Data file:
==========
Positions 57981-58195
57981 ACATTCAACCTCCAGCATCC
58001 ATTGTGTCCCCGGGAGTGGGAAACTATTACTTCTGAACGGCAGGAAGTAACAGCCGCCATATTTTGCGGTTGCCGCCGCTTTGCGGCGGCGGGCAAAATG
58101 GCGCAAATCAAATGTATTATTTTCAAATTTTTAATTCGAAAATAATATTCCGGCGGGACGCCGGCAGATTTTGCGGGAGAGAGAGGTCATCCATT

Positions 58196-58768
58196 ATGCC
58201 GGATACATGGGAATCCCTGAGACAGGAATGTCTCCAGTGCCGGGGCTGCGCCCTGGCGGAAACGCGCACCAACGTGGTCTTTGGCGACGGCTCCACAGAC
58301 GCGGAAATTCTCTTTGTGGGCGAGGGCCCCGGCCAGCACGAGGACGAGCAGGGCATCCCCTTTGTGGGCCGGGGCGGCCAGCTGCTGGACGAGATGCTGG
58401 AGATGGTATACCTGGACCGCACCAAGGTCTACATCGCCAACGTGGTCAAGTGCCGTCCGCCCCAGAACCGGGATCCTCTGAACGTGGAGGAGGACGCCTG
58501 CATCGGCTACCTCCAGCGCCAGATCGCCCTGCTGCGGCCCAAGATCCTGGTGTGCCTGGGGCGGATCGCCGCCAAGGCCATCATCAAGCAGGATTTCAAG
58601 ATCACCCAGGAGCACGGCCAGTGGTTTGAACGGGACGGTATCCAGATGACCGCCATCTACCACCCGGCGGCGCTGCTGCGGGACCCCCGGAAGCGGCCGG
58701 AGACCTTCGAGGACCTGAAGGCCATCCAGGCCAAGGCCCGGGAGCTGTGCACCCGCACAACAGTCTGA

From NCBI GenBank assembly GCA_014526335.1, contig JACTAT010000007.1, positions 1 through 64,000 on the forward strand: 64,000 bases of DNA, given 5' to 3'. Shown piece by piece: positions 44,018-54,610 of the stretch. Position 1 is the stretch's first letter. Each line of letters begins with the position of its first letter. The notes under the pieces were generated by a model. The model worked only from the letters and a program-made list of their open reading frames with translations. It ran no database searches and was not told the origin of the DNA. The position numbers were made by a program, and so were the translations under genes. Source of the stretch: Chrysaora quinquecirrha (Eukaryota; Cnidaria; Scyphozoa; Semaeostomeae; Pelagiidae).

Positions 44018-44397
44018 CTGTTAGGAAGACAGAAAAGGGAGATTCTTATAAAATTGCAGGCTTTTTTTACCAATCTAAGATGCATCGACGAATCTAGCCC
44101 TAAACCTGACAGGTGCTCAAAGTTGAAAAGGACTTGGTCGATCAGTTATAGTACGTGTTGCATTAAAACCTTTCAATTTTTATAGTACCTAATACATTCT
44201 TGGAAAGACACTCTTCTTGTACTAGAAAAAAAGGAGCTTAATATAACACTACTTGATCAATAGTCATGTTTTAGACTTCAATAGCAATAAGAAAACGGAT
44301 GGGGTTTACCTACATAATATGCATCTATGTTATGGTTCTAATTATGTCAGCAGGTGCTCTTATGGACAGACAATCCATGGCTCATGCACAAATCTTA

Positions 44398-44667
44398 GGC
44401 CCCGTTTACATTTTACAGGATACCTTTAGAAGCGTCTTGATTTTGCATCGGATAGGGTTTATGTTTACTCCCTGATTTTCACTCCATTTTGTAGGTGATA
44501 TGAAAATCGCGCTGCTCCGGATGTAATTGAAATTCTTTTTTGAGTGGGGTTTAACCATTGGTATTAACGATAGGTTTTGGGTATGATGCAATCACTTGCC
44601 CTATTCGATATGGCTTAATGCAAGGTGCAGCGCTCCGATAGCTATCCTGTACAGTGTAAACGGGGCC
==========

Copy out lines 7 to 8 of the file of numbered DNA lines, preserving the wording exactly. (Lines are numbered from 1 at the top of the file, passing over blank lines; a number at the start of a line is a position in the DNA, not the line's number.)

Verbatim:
58201 GGATACATGGGAATCCCTGAGACAGGAATGTCTCCAGTGCCGGGGCTGCGCCCTGGCGGAAACGCGCACCAACGTGGTCTTTGGCGACGGCTCCACAGAC
58301 GCGGAAATTCTCTTTGTGGGCGAGGGCCCCGGCCAGCACGAGGACGAGCAGGGCATCCCCTTTGTGGGCCGGGGCGGCCAGCTGCTGGACGAGATGCTGG